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Revolutionary Yiddishland: A History of Jewish Radicalism

Recovering the history of the revolutionary Jewish tradition
Jewish radicals manned the barricades on the avenues of Petrograd and the alleys of the Warsaw ghetto; they were in the vanguard of those resisting Franco and the Nazis. They originated in Yiddishland, a vast expanse of Eastern Europe that, before the Holocaust, ran from the Baltic Sea to the western edge of Russia and incorporated hundreds of Jewish communities with a combined population of some 11 million people. Within this territory, revolutionaries arose from the Jewish misery of Eastern and Central Europe; they were raised in the fear of God and taught to respect religious tradition, but were caught up in the great current of revolutionary utopian thinking. Socialists, Communists, Bundists, Zionists, Trotskyists, manual workers and intellectuals, they embodied the multifarious activity and radicalism of a Jewish working class that glimpsed the Messiah in the folds of the red flag.

Today, the world from which they came has disappeared, dismantled and destroyed by the Nazi genocide. After this irremediable break, there remain only survivors, and the work of memory for red Yiddishland. This book traces the struggles of these militants, their singular trajectories, their oscillation between great hope and doubt, their lost illusions—a red and Jewish gaze on the history of the twentieth century.

Reviews

  • “This rich and poignant and often enthralling record traces the Yiddishland revolutionaries from their East European roots through the years of hope and struggle and hideous crimes to the heroic anti-Nazi resistance and beyond, with fascinating asides on Spain and Palestine. There are many lessons for today, not least the significance of the lively interaction of revolutionary intellectuals and workers and the efforts to integrate the commitment to radical social and economic change with the formation of a Jewish identity that would break sharply from the stultifying tradition and open the way to the aspirations of the Jewish workers’ movement that was at the forefront of revolutionary struggle from its earliest days.”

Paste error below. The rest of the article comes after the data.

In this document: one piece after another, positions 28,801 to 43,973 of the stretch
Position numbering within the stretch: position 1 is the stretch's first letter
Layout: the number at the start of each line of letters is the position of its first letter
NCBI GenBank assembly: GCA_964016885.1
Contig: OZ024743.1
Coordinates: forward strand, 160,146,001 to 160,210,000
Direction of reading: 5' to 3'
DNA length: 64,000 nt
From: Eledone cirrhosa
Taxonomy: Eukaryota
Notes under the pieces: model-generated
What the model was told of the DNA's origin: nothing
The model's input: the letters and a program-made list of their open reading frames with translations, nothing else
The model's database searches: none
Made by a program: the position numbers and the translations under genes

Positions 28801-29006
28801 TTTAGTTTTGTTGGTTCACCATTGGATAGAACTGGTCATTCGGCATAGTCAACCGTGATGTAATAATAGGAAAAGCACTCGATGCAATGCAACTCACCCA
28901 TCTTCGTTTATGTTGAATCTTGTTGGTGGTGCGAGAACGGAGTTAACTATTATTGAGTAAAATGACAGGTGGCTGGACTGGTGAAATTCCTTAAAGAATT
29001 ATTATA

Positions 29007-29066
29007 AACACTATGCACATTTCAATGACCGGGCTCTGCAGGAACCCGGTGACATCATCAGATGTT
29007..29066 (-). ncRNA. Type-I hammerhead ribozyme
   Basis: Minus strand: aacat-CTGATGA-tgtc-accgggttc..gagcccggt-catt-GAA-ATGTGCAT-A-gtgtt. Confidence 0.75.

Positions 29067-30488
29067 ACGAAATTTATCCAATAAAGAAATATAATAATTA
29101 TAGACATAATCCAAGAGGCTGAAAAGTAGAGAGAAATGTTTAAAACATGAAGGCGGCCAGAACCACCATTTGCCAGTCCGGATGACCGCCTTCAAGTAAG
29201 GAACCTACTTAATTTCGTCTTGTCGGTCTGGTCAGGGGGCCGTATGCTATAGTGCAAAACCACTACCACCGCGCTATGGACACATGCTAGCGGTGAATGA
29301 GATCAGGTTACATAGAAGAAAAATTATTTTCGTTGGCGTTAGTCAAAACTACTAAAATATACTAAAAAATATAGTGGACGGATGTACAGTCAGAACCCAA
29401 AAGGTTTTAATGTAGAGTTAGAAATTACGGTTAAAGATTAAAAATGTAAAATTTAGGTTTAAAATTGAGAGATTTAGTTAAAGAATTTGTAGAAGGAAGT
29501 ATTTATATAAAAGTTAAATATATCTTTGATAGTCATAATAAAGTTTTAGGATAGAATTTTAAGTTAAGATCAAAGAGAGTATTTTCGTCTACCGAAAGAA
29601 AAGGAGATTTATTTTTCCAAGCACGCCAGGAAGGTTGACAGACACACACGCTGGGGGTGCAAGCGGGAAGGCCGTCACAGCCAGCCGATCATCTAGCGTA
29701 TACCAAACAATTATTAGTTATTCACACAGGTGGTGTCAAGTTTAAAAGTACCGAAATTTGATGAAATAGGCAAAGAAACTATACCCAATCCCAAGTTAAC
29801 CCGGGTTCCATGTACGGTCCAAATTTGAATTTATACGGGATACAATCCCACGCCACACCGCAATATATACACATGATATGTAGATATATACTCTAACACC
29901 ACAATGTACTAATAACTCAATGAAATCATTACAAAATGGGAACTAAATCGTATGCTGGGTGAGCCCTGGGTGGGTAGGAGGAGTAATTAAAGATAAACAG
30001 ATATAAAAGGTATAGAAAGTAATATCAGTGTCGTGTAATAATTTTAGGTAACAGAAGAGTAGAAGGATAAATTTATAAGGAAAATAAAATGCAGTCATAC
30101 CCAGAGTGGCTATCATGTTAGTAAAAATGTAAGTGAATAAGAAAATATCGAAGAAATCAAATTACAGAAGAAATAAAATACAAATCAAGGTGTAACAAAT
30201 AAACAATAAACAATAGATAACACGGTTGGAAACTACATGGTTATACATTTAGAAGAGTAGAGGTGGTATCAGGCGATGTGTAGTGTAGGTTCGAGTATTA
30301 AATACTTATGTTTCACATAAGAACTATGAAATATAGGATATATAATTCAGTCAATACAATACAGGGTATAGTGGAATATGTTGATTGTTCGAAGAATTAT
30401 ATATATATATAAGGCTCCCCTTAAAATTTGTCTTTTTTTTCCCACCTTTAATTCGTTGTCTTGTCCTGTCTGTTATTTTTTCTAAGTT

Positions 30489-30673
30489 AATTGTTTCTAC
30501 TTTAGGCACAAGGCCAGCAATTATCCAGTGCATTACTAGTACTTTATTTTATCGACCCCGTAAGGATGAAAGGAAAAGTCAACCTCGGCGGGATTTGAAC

• “Praiseworthy”
  • “Could there have been a future for pre-war Jewry in which Israel did not exist and Jews were gathered in a nation state within a federated Soviet Union? This is one of the questions brought up in Alain Brossat and Sylvie Klingberg’s book … There is hope for the spirit and aims behind the stories this book tells. Jewish radicalism did not die out in 1942 with the Final Solution. It now expresses itself without Yiddish.”
  • “A fascinating window onto a lost world … essential reading for anyone who wants to understand the complex relationship between the Jewish left, the general left, and Zionism. The gripping testimonies collected in these pages give the lie to the idea that Jews in the Shoah went like sheep to the slaughter. Brossat and Klingberg do not try to iron out the wrinkles of the past. Their insightful commentary illuminates the passions, paradoxes, triumphs and defeats of the witnesses who populate their book.”
  • “Nowadays we know more and more about the Nazi Genocide. Unfortunately, we have much less knowledge about the everyday life which preceded the horror and was so brutally terminated. For opening up this world we must praise Alain Brossat and Sylvia Klinberg for their vital new book, Revolutionary Yiddishland. Here, life is given priority to death, and the struggles of so many in the Yiddishland allow us to see past the catastrophes.”
  • “Its impact on me was immense. I devoured it; my political horizons radically expanded. Not only, I came to realise, was there no contradiction between Judaism, socialism and internationalism, but, until the Nazi genocide, they existed in a profoundly interrelated way.”
  • “An eye-opening oral history.”
  • “A haunting, inspiring and often tragic book, Revolutionary Yiddishland uses first-hand interviews, deep archival research and sharp analysis to bring to life a complex landscape of factory workers, partisans, poets, party leaders, refugees, ghetto fighters and movement intellectuals.”
  • “Brossat and Klingberg’s book is a memorial to a missing world. As an aesthetic composition, it is beautiful.”

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